Stopping Gang Activity at the Source

By: Tim Saunders
By: Tim Saunders

Walking through the quiet towns of Shenandoah County, you might forget it's an area that's said to be home to gangs and heavy drug trafficking, and there's a reason for that.

"Authorities say signs of organized crime are on the decline,” says Shenandoah County Sheriff Tim Carter. Authorities are working to cut off the crime at its source, coming into neighborhoods like this and arming residents with the information they need to put a stop to gang activity.

"We in law enforcement need to try and help them become more aware of the issues, make it so that it's more recognizable to them," says Carter. He plans to give rental property owners a rundown of how to spot gang activity. Since apartments have the potential to host that kind of crime, Carter hopes rental owners will become a powerful ally.

"We all each have to look at it individually and look at the ways that we can deal with it, from a local perspective," says Carter. Carter's presentation will happen December 16 at the Echo Mountain Apartments.

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Gang Prevention

  • The family and the community are essential to the development of the child's social, emotional, and physical needs. If the family is the source of love, guidance, and protection that youths seek, they are not forced to search for these basic needs from a gang. The family and community share responsibility for teaching children the risk of drugs.
  • Strong education and training are directly related to a youth's positive development. Young people who successfully participate in and complete education have greater opportunities to develop into reasonable adults.
  • Graffiti removal reduces the chance that crimes will be committed. Since gangs use graffiti to mark their turf, advertise themselves, and claim credit for a crime, quick removal is essential.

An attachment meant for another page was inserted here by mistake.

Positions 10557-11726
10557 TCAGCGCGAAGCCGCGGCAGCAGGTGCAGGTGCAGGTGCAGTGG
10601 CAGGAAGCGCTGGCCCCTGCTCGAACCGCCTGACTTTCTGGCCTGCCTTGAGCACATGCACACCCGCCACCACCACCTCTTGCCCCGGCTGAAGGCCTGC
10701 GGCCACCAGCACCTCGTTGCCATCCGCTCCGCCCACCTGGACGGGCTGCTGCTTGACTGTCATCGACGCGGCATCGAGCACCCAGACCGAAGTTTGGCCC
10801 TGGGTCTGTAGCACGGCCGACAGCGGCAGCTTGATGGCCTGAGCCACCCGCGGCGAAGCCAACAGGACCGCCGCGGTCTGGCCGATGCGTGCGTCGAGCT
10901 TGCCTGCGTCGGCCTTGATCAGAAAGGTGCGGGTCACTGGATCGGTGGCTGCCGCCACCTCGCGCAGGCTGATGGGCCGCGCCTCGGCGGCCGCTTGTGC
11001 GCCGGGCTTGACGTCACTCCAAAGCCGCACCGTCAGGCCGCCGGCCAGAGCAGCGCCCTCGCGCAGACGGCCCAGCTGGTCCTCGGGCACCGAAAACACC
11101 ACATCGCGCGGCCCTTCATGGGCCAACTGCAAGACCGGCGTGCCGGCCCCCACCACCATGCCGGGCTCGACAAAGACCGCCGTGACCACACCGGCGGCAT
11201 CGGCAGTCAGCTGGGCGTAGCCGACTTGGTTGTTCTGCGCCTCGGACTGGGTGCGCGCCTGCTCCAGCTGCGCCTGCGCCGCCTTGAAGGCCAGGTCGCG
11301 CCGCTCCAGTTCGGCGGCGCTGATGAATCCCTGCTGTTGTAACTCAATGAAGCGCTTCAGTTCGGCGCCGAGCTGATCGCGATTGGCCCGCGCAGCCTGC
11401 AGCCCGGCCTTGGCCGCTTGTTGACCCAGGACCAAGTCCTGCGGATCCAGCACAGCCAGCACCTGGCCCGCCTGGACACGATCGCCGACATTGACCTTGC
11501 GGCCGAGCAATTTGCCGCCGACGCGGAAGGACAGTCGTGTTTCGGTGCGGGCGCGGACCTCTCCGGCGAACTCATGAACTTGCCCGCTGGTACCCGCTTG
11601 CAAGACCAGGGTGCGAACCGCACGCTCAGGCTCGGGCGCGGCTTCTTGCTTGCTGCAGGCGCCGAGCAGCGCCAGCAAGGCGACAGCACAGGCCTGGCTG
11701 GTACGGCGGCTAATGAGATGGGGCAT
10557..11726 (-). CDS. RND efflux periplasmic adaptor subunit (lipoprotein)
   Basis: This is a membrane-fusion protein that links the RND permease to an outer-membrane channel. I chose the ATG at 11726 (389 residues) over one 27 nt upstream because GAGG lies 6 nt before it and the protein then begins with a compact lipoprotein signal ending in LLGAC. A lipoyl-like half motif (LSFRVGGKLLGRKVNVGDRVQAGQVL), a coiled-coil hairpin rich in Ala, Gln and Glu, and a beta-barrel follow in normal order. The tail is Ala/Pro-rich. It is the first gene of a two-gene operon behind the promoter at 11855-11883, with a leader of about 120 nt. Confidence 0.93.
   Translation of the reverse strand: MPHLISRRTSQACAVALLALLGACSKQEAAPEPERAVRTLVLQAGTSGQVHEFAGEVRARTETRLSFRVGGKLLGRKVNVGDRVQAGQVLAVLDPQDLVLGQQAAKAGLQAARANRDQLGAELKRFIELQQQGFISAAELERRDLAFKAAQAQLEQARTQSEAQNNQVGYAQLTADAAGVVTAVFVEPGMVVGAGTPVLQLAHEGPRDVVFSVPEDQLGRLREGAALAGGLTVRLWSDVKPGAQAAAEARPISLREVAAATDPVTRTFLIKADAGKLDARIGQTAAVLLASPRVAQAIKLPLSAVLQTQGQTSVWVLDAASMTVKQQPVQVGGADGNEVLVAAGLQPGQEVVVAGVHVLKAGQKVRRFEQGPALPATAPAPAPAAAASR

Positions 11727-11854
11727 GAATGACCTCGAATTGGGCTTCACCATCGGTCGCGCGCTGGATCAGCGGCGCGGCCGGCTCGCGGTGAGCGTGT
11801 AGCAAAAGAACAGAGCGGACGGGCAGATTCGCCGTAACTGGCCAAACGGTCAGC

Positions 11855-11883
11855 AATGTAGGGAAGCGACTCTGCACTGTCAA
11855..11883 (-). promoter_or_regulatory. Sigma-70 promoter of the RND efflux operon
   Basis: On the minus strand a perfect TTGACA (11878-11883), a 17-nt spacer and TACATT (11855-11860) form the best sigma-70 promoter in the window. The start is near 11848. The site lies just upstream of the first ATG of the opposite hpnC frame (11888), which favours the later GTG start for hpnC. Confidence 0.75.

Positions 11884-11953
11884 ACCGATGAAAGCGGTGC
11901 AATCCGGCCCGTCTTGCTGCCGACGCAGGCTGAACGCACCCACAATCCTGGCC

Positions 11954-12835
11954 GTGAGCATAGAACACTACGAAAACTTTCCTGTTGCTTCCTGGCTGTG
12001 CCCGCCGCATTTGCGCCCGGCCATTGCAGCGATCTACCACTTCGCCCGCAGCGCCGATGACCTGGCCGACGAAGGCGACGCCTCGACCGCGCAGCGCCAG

• Conflict resolution programs teach gangs how to deal better with conflicts and help eliminate gang intimidation tactics.
  • Recreational programs such as sports, music, drama, and community activities help build a sense of self-worth and self-respect in young people. Youths involved in such activities are less likely to seek membership in a gang.

Know the Risk Factors
  • Racism - When young people encounter both personal and institutional racism (i.e., systematic denial of privileges), the risks are increased. When groups of people are denied access to power, privileges, and resources, they will often form their own anti-establishment group.
  • Poverty - A sense of hopelessness can result from being unable to purchase wanted goods and services. Young people living in poverty may find it difficult to meet basic physical and psychological needs, which can lead to a lack of self-worth and pride. One way to earn cash is to join a gang involved in the drug trade.
  • Lack of a support network - Gang members often come from homes where they feel alienated or neglected They may turn to gangs when their needs for love are not being met at home. Risks increase when the community fails to provide sufficient youth programs or alternatives to violence.
  • Media influences - Television, movies, radio, and music all have profound effects on youth development. Before youth have established their own value systems and are able to make moral judgments, the media promotes drugs, sex, and violence as an acceptable lifestyle.

Source: http://www.cahe.wsu.edu/~sherfey/issue4c.htm contributed to this report.


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